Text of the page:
Posts tagged medical
Happy December!

Happy December everyone!

For the month of November, one  (1) chinchilla was surrendered and three (3) chinchillas were adopted. We had one person bring in a chinchilla for pairbonding and never returned to claim them. The legal requirements for going through abandonment procedure is both time consuming and frustrating. In this case, the false hope of an adoption with pairbonding was simply deceitful. I laugh when people tell me they wish they could do what I do. Rescue work is not all about taking in cute, sad animals. More often than not we receive elderly, ill-tempered or sickly chins with grossly unclean, completely inadequate cages. We are met with a variety of illnesses and medical issues that have given us hands-on experience.


Animal rescue nearly killed me…literally. I almost died this year from zoonosis when a certain bacteria from a pair of rescue chins made its way into my lungs. As an asthmatic, pasteurellosis of the lungs is particularly life threatening. Today I would like to talk about cross-species disease transmission.


Pathogens can and do cross between species. A chinchilla can catch a cold from their people, contract fungus from someone who has athlete’s foot, acquire Pasteurella from the house rabbit and more. On the flip side, humans can contract certain diseases from their pets. These can translate as eye infections, skin infections, parasitic infestations, respiratory issues of a bacterial nature, etc.


Handwashing before and after handling your pet seems like a common sense procedure, no? But seriously, how many people really do that? How easy is it to walk by a cage, give a quick scritch or treat and move on to other tasks or pets? At home we generally have a good feel for the health of our pets and environment. In a shelter or rescue situation, there is more opportunity for disease transmission. One time we had a wildlife rehabber come visit who had ringworm patches exposed on her arms. Yup. For the next few months we struggled to contain and eradicate ringworm from the herd.

At home, letting your interspecies pets “play” together can be a deadly combination. Many rabbits carry the Pasteurella bacteria and show no signs or symptoms. In chinchillas that same bacteria is deadly. Unvaccinated horses can pass on strangles, which is also deadly to chins. Rodents can leave behind droppings full of listeria which can be found in hay and hay based products. It is this very reason why we advise against purchasing hay from your local farmer as most are stored where wild rodents can freely roam. So even the cleanest of homes with the most reliable quality supplies is still subject to contamination.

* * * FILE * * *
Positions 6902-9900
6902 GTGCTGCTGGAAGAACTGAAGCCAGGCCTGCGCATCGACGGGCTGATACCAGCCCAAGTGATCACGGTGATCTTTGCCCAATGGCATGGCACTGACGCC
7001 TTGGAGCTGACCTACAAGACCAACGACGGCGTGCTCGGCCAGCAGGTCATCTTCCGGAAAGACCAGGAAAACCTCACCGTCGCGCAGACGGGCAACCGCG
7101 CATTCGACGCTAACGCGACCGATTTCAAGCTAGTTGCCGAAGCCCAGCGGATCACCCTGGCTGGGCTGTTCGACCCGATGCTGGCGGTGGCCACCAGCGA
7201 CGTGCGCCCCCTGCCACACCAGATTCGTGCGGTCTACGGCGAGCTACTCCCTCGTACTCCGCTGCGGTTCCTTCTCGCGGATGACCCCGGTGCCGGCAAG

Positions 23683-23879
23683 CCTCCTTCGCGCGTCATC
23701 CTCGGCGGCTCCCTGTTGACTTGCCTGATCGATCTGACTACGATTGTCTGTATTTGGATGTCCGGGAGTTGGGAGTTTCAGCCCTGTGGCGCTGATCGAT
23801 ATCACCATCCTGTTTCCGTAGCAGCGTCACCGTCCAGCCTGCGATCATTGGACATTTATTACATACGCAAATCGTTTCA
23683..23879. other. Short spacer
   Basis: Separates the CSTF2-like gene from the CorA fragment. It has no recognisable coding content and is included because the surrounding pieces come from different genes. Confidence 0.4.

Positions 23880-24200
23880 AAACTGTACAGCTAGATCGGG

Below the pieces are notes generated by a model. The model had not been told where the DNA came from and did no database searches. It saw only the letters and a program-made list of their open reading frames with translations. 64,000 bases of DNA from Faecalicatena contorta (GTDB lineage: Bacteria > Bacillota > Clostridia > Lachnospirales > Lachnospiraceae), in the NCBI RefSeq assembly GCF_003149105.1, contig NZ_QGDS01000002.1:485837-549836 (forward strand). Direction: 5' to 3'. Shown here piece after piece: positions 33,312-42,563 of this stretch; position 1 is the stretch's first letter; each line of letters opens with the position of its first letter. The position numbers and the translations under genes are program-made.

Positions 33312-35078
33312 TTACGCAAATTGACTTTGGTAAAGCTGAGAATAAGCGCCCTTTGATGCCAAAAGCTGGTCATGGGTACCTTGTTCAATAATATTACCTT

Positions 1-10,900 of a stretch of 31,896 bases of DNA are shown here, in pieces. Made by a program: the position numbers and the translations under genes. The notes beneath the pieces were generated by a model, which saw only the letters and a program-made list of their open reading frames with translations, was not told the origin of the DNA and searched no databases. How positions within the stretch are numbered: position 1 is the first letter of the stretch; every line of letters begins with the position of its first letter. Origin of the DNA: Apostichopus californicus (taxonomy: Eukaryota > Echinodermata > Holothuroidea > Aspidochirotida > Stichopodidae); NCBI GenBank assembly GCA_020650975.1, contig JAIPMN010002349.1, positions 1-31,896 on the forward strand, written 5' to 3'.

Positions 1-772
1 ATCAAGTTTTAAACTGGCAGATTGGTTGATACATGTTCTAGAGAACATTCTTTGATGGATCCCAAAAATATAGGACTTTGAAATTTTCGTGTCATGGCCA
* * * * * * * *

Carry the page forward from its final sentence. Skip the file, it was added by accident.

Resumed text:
With this in mind, one of the ways you can keep your pet healthy is to watch for signs and symptoms of anything that may be “off”. As pet guardians, we generally have a good idea what normal behavior is for our individual animals. Pet forums are a great place to compare notes and learn from those who have experienced and treated specific issues. Armed with information we can be better advocates when it comes to partnering with our veterinarians. The hard part is being bold enough to resist deferring to someone based on education rather than experience.

It is our sincerest wish that yours and our chinchillas remain healthy and happy.

Merry Christmas and Happy New year to all.

Happy October!

For the month of September, two (2) chinchillas were surrendered and two (2) chinchillas were adopted. The number of chins adopted has significantly decreased lately. Fortunately, so have the number of surrenders.

Someone asked us recently if we are a no-kill shelter. The answer: not quite. On occasion we do receive a chinchilla with severe medical issues that are not treatable. Malocclusion affecting the tooth roots is one of the more common ailments. People also bring chins to us on the verge of death. A vet visit early on could have saved those, but when an animal is lethargic and showing signs of agonal respiration, there is really nothing more that can be done to save them. But for those who are treatable, we treat.

As a rescue shelter we also take in chinchillas with varying degrees of behavioral issues. Sadly, many of the behavior issues are human induced. One chinchilla came in recently whose former owner clearly did not know how to handle the poor thing. It became so cage aggressive that it actually learned to strike out at the hand that was feeding it-- literally! With many of our potential adopters being families with children or first time chinchilla owners, we make it our policy to NOT rehome aggressive biters unless someone is specifically willing and able to take on a huge challenge. 

Like toddlers, chinchillas are natural nibblers, and we understand that an exploratory nibble is not a bite. However, there are some chins that have learned to use their teeth in a way that is more than one of curiosity. We do our best to rehabilitate and allow even the most extreme cases to stay as long as we have space for them. We have, however, expanded our chin room to two rooms and long ago gave up our clothes washer and dryer to accommodate the rescues. Sending chinchillas over the rainbow bridge is not something we regularly do. Rather, it's an act of desperation. Ours and other rescues constantly battle for space and resources to care for waves of unwanted animals.

Our support store has been our primary means of operating the chinchilla rescue. Unfortunately, we have seen a rise in unscrupulous, copy-cat vendors making our original products for their gain. Some have even started fake "rescues" as a false pretense. Many try, but few succeed in the long term. Know who you support and support who you know. For those of you who have remained loyal customers: Thank you! For those of you who are new to our website: Welcome! How may we serve you and your fur babies?  

A Case of Prolapse

Babylon, one of the chinnies here at Whimsy's, suffered a rectal prolapse.  A rectal prolapse is an emergency situation. The exposed intestine must be kept moist or you will risk tissue death. As quickly as possible the rectum and exposed intestine must be cleaned, moistened and reinserted before it strangulates or dries out.  It should not be forcefully pushed in or poked with a dry cotton swab. The intestine, rather, is gently rolled and massaged, with plenty of lubricant to help it retract.  Below is a video clip showing Babylon's prolapse and Whimsy easing the intestine back in place. During the filming we were much less concerned with a sterile field than we are with getting the exposed intestine back where it should be.